- Both of the Corinth Street crossings from the Village Market parking lot.
- Under the proposed changes, it appears Poplar Street will have 1-2 pickup/dropoff/delivery spots in addition to the bus stop. It thus will play a very minor role in providing parking capacity. Longer term, the City should consider either completely pedestrianizing Poplar Street or converting it to a woonerf where the only vehicle access would be for deliveries and emergency vehicles. This would ideally occur in conjunction with restoring Washington Street to a two-way street through Roslindale, which we believe would substantially improve pedestrian safety, eliminate unnecessary congestion, and better facilitate through-traffic on a major bus artery.
- We note the plan does not specifically address the many private parking spaces in the area. These spaces have been poorly managed for years but could play a crucial role in improving the parking landscape. We suggest the City consider the following, in particular:
- Work with the MBTA to facilitate parking outside of peak commuter hours. The upper and lower MBTA lots are never full, and are particularly empty on evenings and weekends, but only provide a single rate for full-day parking. Allowing these lots to be used for free or inexpensive short-term off-hours parking would increase their utilization and enable those who need to drive to the square to easily and reliably find a convenient space.
- Work with Citizens Bank to eliminate illegal parking in its space adjacent to the Taft Hill lot. Drivers often park in this area for hours, including in areas that are not even designated for parking, creating safety hazards for pedestrians and other drivers attempting to pass through the lot.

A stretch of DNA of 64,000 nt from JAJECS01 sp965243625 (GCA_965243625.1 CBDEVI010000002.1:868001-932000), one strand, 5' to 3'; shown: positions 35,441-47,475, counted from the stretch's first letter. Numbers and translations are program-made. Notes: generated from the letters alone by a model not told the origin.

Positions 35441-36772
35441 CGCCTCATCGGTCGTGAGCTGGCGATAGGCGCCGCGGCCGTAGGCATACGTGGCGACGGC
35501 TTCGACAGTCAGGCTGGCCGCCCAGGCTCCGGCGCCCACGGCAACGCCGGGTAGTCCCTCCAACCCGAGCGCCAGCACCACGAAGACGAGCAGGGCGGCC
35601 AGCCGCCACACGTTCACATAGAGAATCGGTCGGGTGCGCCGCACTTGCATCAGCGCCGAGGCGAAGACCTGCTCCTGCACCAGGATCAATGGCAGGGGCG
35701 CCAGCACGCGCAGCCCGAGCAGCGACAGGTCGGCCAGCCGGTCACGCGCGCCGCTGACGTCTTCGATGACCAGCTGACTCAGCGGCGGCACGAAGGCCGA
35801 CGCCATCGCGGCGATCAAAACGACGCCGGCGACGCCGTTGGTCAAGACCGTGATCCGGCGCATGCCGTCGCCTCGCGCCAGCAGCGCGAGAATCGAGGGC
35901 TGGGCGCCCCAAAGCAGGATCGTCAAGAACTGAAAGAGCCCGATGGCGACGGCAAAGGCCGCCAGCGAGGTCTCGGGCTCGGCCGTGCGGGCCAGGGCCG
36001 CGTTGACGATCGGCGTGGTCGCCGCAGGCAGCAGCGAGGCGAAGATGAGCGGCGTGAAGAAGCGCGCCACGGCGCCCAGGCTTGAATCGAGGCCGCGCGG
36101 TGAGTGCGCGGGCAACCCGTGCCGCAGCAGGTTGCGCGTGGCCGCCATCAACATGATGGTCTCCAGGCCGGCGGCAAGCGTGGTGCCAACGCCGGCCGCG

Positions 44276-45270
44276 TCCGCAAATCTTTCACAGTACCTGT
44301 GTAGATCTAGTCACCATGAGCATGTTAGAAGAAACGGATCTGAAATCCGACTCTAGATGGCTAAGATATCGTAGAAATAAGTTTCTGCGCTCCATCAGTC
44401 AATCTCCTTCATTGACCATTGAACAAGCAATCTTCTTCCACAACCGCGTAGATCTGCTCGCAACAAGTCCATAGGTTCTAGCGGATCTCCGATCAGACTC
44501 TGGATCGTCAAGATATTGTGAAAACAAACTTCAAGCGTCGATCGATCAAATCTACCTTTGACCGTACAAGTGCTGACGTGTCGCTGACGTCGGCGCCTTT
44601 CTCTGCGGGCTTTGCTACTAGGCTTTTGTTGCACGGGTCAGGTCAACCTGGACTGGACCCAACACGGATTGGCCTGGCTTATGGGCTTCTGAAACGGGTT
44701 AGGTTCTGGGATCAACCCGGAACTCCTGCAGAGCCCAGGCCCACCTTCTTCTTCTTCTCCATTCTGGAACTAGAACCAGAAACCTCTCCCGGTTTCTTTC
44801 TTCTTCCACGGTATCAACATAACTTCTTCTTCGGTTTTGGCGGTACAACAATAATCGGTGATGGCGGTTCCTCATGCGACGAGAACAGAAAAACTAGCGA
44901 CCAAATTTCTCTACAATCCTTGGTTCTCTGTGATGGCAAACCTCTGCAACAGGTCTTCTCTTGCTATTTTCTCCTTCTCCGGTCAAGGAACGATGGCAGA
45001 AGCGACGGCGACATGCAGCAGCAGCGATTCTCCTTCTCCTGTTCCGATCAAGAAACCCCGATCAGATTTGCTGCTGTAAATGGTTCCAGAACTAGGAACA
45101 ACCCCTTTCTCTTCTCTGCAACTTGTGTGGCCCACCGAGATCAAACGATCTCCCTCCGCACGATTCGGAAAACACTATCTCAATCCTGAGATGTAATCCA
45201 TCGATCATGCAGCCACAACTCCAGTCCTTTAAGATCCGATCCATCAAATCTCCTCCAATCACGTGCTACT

- Work with Village Market to eliminate illegal parking and driving in its lot. The Village Market lot is a major pedestrian route through Roslindale Square. In addition to illegal parking, it is also subject to frequent illegal driving as drivers ignore the one-way signs, exiting the lot at Corinth Street or entering at South Street, both of which endanger pedestrian (and driver) safety.
- The prior entrance to Birch Street from Corinth Street is currently regularly abused to hold two or sometimes even three vehicles (parked in parallel or perpendicular to traffic). These vehicles block pedestrian access across the sidewalks and the crosswalks of both Birch and Corinth. As Birch Street is to be configured with more permanent pedestrian structures this Summer, we strongly recommend that some approach be taken to provide immoveable decorative obstructions in this space, which is level with the parking land, and not the sidewalk. Three large planters, such as found in areas of downtown Boston, would likely be very effective at low cost. A similar approach would also be effective at the Belgrade Avenue/Birch Street junction, which is abused in the same way.
- Finally, consider making Roslindale a model for a parking benefit district. Several Boston neighborhoods do not yet have paid parking, leading to frustration and conflict over scarce spaces and hurting neighborhood businesses. While we believe over time communities will appreciate the incentive for turnover created by parking meters, some may initially object to having to pay for what used to be “free.” Investing parking revenue back into the neighborhood where it is collected will help build neighborhood support, particularly if the funds are used to improve pedestrian, cyclist, and transit infrastructure.
We are happy to discuss any of these suggestions in more detail. Thank you for your consideration.
About WalkUP Roslindale:
WalkUP Roslindale, which takes its name from the international movement to foster “Walkable Urban Places,” is a collaborative group of Roslindale residents and business owners dedicated to making Roslindale the most walkable neighborhood in Boston. We advocate for a dynamic, livable streetscape and we support positive changes to our public and private built environment that strengthen walkability and other forms of active mobility as means toward better personal and public health, safety, social capital, economic development, and environmental sustainability. We are led by our board of directors and have over five hundred additional supporters. More information about WalkUP Roslindale and our initiatives can be found at walkuproslindale.org.